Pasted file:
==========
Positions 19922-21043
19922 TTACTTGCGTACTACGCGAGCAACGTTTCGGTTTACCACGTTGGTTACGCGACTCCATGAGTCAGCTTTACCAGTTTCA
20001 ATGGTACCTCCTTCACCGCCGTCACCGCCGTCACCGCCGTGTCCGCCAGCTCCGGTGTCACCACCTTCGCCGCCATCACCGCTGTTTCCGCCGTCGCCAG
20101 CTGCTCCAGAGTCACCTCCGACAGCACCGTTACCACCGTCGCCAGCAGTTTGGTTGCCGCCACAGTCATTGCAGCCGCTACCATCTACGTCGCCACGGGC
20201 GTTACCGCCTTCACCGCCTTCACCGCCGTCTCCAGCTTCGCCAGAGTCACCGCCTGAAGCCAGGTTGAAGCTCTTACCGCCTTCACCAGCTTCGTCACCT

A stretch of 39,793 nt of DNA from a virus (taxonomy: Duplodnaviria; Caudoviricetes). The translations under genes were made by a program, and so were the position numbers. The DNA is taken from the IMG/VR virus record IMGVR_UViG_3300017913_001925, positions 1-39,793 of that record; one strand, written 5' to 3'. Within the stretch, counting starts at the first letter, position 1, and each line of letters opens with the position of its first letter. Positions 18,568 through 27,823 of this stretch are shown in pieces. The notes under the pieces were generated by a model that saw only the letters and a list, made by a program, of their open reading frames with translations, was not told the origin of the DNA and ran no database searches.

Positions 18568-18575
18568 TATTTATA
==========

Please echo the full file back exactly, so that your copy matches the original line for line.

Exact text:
Positions 19922-21043
19922 TTACTTGCGTACTACGCGAGCAACGTTTCGGTTTACCACGTTGGTTACGCGACTCCATGAGTCAGCTTTACCAGTTTCA
20001 ATGGTACCTCCTTCACCGCCGTCACCGCCGTCACCGCCGTGTCCGCCAGCTCCGGTGTCACCACCTTCGCCGCCATCACCGCTGTTTCCGCCGTCGCCAG
20101 CTGCTCCAGAGTCACCTCCGACAGCACCGTTACCACCGTCGCCAGCAGTTTGGTTGCCGCCACAGTCATTGCAGCCGCTACCATCTACGTCGCCACGGGC
20201 GTTACCGCCTTCACCGCCTTCACCGCCGTCTCCAGCTTCGCCAGAGTCACCGCCTGAAGCCAGGTTGAAGCTCTTACCGCCTTCACCAGCTTCGTCACCT

A stretch of 39,793 nt of DNA from a virus (taxonomy: Duplodnaviria; Caudoviricetes). The translations under genes were made by a program, and so were the position numbers. The DNA is taken from the IMG/VR virus record IMGVR_UViG_3300017913_001925, positions 1-39,793 of that record; one strand, written 5' to 3'. Within the stretch, counting starts at the first letter, position 1, and each line of letters opens with the position of its first letter. Positions 18,568 through 27,823 of this stretch are shown in pieces. The notes under the pieces were generated by a model that saw only the letters and a list, made by a program, of their open reading frames with translations, was not told the origin of the DNA and ran no database searches.

Positions 18568-18575
18568 TATTTATA